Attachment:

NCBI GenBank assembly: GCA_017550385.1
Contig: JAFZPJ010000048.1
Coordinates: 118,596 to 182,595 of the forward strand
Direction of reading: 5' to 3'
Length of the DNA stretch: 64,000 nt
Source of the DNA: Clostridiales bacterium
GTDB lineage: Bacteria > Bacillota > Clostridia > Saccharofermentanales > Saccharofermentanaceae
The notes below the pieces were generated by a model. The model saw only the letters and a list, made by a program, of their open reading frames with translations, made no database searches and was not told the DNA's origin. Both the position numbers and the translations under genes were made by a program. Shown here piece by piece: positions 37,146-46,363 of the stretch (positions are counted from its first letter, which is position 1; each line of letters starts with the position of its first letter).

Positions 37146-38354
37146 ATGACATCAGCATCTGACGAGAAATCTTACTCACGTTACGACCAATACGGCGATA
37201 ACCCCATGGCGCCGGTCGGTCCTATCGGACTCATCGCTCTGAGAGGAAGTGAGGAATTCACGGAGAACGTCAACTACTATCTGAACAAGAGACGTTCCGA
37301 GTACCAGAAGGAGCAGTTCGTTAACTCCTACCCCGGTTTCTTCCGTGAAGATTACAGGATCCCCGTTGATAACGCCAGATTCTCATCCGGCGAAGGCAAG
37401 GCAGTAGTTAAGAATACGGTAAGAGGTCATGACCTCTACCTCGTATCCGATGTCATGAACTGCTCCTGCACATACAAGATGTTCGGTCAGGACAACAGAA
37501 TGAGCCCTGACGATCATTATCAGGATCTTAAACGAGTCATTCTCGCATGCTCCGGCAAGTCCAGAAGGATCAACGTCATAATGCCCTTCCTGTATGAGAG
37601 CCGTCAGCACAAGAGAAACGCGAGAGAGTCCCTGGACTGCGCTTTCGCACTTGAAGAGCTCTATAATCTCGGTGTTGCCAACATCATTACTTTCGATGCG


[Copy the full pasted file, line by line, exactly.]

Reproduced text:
NCBI GenBank assembly: GCA_017550385.1
Contig: JAFZPJ010000048.1
Coordinates: 118,596 to 182,595 of the forward strand
Direction of reading: 5' to 3'
Length of the DNA stretch: 64,000 nt
Source of the DNA: Clostridiales bacterium
GTDB lineage: Bacteria > Bacillota > Clostridia > Saccharofermentanales > Saccharofermentanaceae
The notes below the pieces were generated by a model. The model saw only the letters and a list, made by a program, of their open reading frames with translations, made no database searches and was not told the DNA's origin. Both the position numbers and the translations under genes were made by a program. Shown here piece by piece: positions 37,146-46,363 of the stretch (positions are counted from its first letter, which is position 1; each line of letters starts with the position of its first letter).

Positions 37146-38354
37146 ATGACATCAGCATCTGACGAGAAATCTTACTCACGTTACGACCAATACGGCGATA
37201 ACCCCATGGCGCCGGTCGGTCCTATCGGACTCATCGCTCTGAGAGGAAGTGAGGAATTCACGGAGAACGTCAACTACTATCTGAACAAGAGACGTTCCGA
37301 GTACCAGAAGGAGCAGTTCGTTAACTCCTACCCCGGTTTCTTCCGTGAAGATTACAGGATCCCCGTTGATAACGCCAGATTCTCATCCGGCGAAGGCAAG
37401 GCAGTAGTTAAGAATACGGTAAGAGGTCATGACCTCTACCTCGTATCCGATGTCATGAACTGCTCCTGCACATACAAGATGTTCGGTCAGGACAACAGAA
37501 TGAGCCCTGACGATCATTATCAGGATCTTAAACGAGTCATTCTCGCATGCTCCGGCAAGTCCAGAAGGATCAACGTCATAATGCCCTTCCTGTATGAGAG
37601 CCGTCAGCACAAGAGAAACGCGAGAGAGTCCCTGGACTGCGCTTTCGCACTTGAAGAGCTCTATAATCTCGGTGTTGCCAACATCATTACTTTCGATGCG